The Names and Order of Them That Builded the
Wall of Jerusalem.
1. Then Eliashib the high priest—the
grandson of Jeshua, and the first high priest after the return from
rose up with his brethren the
priests—that is, set an example by commencing the work, their
labors being confined to the sacred localities.
and they builded the sheep gate—close
to the temple. Its name arose either from the sheep market, or from the
pool of Bethesda, which was there (Joh 5:2). There the sheep were washed and then
taken to the temple for sacrifice.
they sanctified it, and set up the
doors—Being the common entrance into the temple, and the
first part of the building repaired, it is probable that some religious
ceremonies were observed in gratitude for its completion. "It was the
first-fruits, and therefore, in the sanctification of it, the whole
lump and building was sanctified" [Poole].
the tower of Meah—This word is
improperly considered, in our version, as the name of a tower; it is
the Hebrew word for "a hundred," so that the meaning is: they
not only rebuilt the sheep gate, but also a hundred cubits of the wall,
which extended as far as the tower of Hananeel.
2. next unto him builded the men of Jericho,
&c.—The wall was divided into portions, one of which was
assigned respectively to each of the great families which had returned
from the captivity. This distribution, by which the building was
carried on in all parts simultaneously with great energy, was eminently
favorable to despatch. "The villages where the restorers resided being
mostly mentioned, it will be seen that this circumstance affords a
general indication of the part of the wall upon which they labored,
such places being on that side of the city nearest their place of
abode; the only apparent exception being, perhaps, where they repaired
more than their piece. Having completed their first undertaking (if
they worked any more), there being no more work to be done on the side
next their residence, or having arrived after the repairs on that part
of the city nearest them under operation were completed, they would go
wherever their services would be required" [Barclay, City of the Great King].
8. they fortified Jerusalem unto the broad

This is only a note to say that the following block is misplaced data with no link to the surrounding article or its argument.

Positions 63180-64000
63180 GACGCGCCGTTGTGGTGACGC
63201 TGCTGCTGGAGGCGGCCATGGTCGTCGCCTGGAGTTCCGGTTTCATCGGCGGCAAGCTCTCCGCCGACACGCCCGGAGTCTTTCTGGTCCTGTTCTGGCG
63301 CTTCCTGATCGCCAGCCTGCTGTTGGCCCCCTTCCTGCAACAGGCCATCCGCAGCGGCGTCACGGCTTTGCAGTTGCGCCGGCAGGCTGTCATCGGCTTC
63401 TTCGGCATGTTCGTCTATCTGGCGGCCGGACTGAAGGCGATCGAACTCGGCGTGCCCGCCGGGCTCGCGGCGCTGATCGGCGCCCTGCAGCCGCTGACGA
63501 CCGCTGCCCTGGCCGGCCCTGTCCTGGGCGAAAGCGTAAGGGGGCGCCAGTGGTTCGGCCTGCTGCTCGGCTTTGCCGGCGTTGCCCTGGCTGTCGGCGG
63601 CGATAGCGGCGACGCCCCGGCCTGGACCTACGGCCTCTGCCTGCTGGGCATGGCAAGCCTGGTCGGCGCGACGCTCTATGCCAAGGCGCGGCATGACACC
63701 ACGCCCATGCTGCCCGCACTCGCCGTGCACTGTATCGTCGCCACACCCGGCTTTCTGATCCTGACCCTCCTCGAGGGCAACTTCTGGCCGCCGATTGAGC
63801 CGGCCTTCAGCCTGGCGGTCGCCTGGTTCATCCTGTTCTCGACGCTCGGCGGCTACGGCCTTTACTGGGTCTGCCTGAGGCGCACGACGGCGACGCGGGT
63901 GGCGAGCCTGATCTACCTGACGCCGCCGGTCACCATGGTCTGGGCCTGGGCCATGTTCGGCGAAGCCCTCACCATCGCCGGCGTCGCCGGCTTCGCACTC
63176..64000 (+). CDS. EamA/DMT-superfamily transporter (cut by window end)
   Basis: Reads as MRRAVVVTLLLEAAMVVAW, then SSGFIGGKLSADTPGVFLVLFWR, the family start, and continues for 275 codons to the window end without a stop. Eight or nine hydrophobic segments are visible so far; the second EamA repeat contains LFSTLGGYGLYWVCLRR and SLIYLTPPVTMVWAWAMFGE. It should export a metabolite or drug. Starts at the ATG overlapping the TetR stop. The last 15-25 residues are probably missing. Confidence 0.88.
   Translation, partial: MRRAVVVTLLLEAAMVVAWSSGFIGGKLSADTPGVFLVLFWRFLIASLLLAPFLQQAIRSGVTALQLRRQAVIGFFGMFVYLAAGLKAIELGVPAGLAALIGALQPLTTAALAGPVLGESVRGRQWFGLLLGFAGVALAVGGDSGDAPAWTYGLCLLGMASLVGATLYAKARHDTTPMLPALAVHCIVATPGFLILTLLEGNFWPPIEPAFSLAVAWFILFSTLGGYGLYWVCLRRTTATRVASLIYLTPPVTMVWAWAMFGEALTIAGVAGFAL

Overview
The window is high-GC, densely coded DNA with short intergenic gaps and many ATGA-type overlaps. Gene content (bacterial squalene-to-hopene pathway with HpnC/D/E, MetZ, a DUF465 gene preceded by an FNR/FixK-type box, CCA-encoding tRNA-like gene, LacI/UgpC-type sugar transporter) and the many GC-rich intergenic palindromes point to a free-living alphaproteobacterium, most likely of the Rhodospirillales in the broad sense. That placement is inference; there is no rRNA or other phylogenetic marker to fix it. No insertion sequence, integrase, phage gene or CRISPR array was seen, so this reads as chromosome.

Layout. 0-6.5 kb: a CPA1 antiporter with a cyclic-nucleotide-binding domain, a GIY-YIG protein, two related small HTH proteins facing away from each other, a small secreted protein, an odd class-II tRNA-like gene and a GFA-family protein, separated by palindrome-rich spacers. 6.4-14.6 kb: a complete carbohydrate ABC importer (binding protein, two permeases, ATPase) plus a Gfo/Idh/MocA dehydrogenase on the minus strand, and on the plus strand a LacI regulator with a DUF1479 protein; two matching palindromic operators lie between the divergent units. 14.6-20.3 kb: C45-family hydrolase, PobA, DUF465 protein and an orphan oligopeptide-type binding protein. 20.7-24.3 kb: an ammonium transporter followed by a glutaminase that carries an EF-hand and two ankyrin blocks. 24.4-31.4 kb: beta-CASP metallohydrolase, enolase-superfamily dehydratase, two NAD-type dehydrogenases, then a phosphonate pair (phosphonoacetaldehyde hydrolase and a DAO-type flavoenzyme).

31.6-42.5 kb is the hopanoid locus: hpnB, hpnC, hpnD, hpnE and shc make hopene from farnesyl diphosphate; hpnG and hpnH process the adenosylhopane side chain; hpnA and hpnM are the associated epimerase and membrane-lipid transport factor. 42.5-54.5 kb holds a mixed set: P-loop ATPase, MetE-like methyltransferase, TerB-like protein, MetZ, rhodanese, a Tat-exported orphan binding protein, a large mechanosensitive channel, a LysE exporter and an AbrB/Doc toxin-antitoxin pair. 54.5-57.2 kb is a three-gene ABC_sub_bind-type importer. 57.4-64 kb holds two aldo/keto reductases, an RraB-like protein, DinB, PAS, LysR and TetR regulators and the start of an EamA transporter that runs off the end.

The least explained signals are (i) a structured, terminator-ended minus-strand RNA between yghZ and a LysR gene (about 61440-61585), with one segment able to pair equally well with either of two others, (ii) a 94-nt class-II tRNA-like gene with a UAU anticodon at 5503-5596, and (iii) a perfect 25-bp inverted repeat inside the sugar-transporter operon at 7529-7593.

wall—or, "double wall," extending from the gate of Ephraim to
the corner gate, four hundred cubits in length, formerly broken down by
Joash, king of Israel [2Ch 25:23],
but afterwards rebuilt by Uzziah [2Ch 26:9], who made it so strong that the
Chaldeans, finding it difficult to demolish, had left it standing.
12. Shallum … he and his
daughters—who were either heiresses or rich widows. They
undertook to defray the expenses of a part of the wall next them.
13. the inhabitants of Zanoah—There were
two towns so called in the territory of Judah (Jos 15:34, 56).
14. Beth-haccerem—a city of Judah,
supposed to be now occupied by Bethulia, on a hill of the same name,
which is sometimes called also the mountain of the Franks, between
Jerusalem and Tekoa.
16. the sepulchres of David, and to the pool that
was made, and unto the house of the mighty—that is, along the
precipitous cliffs of Zion [Barclay].
19. at the turning of the wall—that is,
the wall across the Tyropœon, being a continuation of the first
wall, connecting Mount Zion with the temple wall [Barclay].
25. the tower which lieth out from the king's high
house—that is, watchtower by the royal palace [Barclay].
26. the Nethinims—Not only the priests
and the Levites, but the common persons that belonged to the house of
God, contributed to the work. The names of those who repaired the walls
of Jerusalem are commemorated because it was a work of piety and
patriotism to repair the holy city. It was an instance of religion and
courage to defend the true worshippers of God, that they might serve
Him in quietness and safety, and, in the midst of so many enemies, go
on with this work, piously confiding in the power of God to support
them [Bishop Patrick].